THE NEW LITERACY

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After the child has learned his alphabet and become fluent in their native tongue, when a desire to be a writer takes over, what is the “literacy” which comes next?

There are stages of literacy in which proficiency surpasses itself, but usually we stop short, or venture outward into a verbosity without order.

The order of the alphabet, the sentence, the paragraph—for prose; the line—in the more ordered, or perhaps messier, poetry, is not impressive; it is merely the literacy of anyone—the student, the rank amateur, the mediocre scribbler.

What is the further literacy which marks the pro?

Are there measurable and greater stages? And of what do they consist?  Larger vocabulary? Greater life experiences? Wider reading?

Yes, but does this sum it up?

It’s rather commonplace to think of the novel as merely a series of letters, or epistles—some put this as the origin as the novel; Mary Shelley wrote Frankenstein this way.

The great writer rests on this as their crutch—the hidden progress they made from the alphabet to the missive.

All one has to do is write correspondence, and the letter of correspondence is the unit—and enough of these allows the novel, or short story, to exist.

But the poet is lost in the wilderness. The line is a meager unit, but it’s all the poet has. The stanza has no internal organization, per se, except a rhyme, or a refrain—but today these devices are ones poets almost entirely reject. Also, the stanza isn’t much lengthier than a line.

But there is a unit which the poets, even the modern ones, have been using, and rather secretly.

This unit is the sonnet.

Think of the most famous poems in the canon.

Shelley’s Ode to the West Wind is 5 sonnets strung together.

As is the Ode to a Grecian Urn by Keats: 5 sonnets.

Eliot’s Prufrock is 11 sonnets.

Poe’s Raven, when you break its long line in half, is 15 sonnets.

We remember Poe saying the Raven was an ideal length for the popular poem—108 lines.  One could see this unique work of Poe’s as a sonnet-slayer. The sonnet emerges uneasily from it, and it must be admitted that calling any lyric poem an ‘X number of sonnets’ is not always proper, or simple.

Plath’s Daddy is, as we might expect, a formal monstrosity, 4-5 unwieldy sonnets, threatening all the time to be a greater number of shorter sonnets, or murdered sonnets bleeding into each other, even as the unit, the sonnet, is glimpsed; her poem is undermining, and embracing, the sonnet-form as a unit, simultaneously; the poem is both extremely formalist, yet subversive in its formalism—and the sonnet is the underlying reason.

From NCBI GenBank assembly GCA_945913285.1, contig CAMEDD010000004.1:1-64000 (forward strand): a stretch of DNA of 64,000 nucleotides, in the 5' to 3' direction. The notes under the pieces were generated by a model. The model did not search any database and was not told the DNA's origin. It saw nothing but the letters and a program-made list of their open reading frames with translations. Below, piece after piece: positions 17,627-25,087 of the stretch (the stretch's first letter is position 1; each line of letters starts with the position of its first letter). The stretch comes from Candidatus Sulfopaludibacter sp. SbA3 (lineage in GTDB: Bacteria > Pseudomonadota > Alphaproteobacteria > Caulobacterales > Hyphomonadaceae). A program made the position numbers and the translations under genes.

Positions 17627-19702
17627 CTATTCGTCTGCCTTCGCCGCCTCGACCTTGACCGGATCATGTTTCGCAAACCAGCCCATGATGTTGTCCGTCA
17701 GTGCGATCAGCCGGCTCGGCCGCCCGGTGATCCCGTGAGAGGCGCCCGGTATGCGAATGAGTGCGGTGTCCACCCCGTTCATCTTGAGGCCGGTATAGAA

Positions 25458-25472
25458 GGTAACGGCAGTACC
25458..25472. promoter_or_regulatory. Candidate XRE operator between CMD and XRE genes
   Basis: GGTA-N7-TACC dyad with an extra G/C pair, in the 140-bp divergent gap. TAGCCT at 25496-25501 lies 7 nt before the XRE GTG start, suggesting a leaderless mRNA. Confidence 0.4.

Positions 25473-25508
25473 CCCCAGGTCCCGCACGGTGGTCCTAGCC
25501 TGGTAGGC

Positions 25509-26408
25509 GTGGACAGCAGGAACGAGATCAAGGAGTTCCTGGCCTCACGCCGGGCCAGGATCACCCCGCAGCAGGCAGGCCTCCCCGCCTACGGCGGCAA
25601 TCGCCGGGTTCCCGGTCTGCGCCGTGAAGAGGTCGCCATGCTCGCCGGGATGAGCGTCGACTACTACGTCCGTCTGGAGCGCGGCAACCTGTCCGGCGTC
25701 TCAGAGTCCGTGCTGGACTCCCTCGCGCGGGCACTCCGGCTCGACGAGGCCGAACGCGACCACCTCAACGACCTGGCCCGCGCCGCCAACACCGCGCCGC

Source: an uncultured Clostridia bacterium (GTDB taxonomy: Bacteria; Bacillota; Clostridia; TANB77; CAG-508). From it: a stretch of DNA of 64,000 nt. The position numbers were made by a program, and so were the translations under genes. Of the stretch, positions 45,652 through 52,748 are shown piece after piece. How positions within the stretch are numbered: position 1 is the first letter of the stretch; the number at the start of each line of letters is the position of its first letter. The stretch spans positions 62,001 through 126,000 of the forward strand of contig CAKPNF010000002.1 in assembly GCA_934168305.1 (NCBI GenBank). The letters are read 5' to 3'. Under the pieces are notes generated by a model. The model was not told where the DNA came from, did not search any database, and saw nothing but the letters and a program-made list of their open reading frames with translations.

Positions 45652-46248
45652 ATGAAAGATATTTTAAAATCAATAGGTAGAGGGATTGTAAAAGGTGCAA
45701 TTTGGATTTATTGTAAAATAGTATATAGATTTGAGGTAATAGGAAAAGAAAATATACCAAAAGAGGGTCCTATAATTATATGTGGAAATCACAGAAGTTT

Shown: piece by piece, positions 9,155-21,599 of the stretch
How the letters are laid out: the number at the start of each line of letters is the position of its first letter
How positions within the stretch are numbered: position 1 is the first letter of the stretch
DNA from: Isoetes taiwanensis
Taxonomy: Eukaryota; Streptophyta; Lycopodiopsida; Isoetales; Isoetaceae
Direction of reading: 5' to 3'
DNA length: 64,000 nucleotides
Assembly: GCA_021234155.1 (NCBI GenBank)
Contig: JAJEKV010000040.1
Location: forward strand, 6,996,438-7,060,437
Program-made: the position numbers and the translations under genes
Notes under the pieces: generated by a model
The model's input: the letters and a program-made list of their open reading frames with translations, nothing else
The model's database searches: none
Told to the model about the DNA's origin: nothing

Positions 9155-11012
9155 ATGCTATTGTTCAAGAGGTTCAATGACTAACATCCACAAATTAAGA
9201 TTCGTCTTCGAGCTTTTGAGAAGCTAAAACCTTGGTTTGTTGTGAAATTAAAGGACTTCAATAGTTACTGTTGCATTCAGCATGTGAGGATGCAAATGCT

Ginsberg’s Howl is also roughly 15 sonnets—that is, the better known, first, part of the poem equals 15 sonnets. The whole of the poem is 21 sonnets.  The second (Moloch!) and third (Carl Solomon!) parts of Howl are 3 sonnets each. The more famous part, the first one, lacks cohesion—its disordered rebellion finally fails to find poetic unity.  This probably increased its notoriety as a modern, or post-modern work, but there is something which happens when poems are rebellious—they merely sink into prose.

But the point here is that every well-known lyric poem in English is perhaps best understood as a sequence of sonnets—not lines.

And we don’t even have to mention the sonnet in literature itself—the giants who used it: Shakespeare, Milton, Michelangelo, Dante, Petrarch, Sidney, Wordsworth, Yeats, Millay; and what was Dickinson, writing, really, if not the sonnet? How many significant poems are, if not sonnets, precisely, near-sonnets?

Lincoln’s Gettysburg Address consists of three sonnets, with each sonnet corresponding to the three rhetorical turns made in the address, 1) The civil war testing the great proposition 2) We cannot dedicate, we cannot hallow, this ground 3) But we will dedicate, and what we dedicate will not perish.

And wonderful coincidence! An excellent piece on the sonnet’s effect on modern and contemporary poetics, “Petrarch’s Hangover, An Argument in Five Sonnets,” by Monica Youn, was just published this week. Here it is.

The secret literacy of great poetry?

The unit of poetry is not the line, but the sonnet.

 

 

 

 

 

 

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